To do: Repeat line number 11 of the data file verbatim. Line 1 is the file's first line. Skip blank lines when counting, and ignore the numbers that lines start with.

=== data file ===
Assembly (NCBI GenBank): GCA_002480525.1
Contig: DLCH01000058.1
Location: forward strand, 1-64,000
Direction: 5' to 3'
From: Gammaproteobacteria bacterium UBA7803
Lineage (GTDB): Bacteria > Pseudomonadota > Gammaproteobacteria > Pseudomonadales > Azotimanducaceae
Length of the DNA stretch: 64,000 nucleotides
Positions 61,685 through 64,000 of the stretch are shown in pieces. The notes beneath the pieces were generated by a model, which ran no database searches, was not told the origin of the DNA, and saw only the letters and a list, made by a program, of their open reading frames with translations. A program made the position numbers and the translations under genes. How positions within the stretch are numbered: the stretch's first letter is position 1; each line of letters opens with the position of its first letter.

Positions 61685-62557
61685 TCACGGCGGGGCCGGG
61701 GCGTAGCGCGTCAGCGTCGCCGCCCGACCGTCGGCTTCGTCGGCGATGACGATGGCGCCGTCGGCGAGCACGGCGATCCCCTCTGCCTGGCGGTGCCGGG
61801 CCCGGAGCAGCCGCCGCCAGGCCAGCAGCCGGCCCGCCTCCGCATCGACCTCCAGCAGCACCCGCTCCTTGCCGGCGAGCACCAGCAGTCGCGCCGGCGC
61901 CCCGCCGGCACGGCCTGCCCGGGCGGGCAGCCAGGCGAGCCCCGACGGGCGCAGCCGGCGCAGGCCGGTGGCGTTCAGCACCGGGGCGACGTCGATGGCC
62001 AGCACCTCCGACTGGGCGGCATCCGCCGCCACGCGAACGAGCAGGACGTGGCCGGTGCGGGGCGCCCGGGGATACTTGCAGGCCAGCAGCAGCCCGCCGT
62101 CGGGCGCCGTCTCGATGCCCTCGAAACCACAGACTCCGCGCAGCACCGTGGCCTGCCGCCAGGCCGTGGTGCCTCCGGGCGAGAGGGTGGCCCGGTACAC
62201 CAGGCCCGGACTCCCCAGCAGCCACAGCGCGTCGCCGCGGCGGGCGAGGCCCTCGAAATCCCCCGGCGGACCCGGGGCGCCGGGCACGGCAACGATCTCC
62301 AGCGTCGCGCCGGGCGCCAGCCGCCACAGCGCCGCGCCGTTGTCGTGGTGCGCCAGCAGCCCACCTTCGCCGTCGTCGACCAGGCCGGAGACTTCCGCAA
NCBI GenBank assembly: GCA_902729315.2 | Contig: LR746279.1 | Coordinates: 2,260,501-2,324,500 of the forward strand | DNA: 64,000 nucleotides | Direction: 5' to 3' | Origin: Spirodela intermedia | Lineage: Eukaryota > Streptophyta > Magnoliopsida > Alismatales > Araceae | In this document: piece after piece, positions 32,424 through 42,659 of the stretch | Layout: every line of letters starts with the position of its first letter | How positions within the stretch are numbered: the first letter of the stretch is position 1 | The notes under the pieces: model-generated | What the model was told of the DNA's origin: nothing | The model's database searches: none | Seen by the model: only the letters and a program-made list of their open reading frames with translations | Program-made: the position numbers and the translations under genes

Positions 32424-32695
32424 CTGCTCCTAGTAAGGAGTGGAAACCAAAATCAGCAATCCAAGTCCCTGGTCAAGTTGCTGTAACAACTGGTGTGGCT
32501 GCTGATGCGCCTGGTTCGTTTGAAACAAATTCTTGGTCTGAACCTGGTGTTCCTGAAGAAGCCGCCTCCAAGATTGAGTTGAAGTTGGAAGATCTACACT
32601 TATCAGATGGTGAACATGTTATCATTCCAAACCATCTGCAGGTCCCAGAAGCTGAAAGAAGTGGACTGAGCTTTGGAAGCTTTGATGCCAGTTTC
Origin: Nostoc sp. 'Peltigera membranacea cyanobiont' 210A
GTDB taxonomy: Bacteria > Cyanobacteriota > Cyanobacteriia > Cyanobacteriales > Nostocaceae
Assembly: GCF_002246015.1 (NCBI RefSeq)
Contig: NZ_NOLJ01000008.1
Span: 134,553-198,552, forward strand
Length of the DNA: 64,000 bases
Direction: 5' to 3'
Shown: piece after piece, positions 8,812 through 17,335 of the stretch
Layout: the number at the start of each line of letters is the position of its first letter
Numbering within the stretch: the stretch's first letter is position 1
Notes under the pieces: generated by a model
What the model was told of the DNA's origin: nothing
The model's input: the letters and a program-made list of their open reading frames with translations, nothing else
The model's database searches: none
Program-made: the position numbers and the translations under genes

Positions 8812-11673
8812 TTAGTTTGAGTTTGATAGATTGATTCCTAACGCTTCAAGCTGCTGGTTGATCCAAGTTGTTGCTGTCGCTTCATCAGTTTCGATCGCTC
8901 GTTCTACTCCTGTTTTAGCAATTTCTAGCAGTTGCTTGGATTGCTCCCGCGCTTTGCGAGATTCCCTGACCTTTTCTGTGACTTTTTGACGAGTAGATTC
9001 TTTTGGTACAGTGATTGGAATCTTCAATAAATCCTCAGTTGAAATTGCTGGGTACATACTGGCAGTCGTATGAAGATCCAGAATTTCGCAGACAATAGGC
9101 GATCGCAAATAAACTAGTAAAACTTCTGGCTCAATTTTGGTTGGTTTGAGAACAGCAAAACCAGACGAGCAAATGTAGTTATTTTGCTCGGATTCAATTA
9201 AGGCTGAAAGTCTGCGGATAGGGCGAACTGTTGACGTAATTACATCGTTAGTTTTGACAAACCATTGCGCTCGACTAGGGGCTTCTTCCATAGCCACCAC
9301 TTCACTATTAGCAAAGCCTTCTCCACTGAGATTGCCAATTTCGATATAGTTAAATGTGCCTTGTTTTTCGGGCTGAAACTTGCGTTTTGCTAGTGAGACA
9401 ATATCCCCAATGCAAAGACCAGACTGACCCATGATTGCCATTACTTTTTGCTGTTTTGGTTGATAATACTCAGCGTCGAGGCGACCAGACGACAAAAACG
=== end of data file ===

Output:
61701 GCGTAGCGCGTCAGCGTCGCCGCCCGACCGTCGGCTTCGTCGGCGATGACGATGGCGCCGTCGGCGAGCACGGCGATCCCCTCTGCCTGGCGGTGCCGGG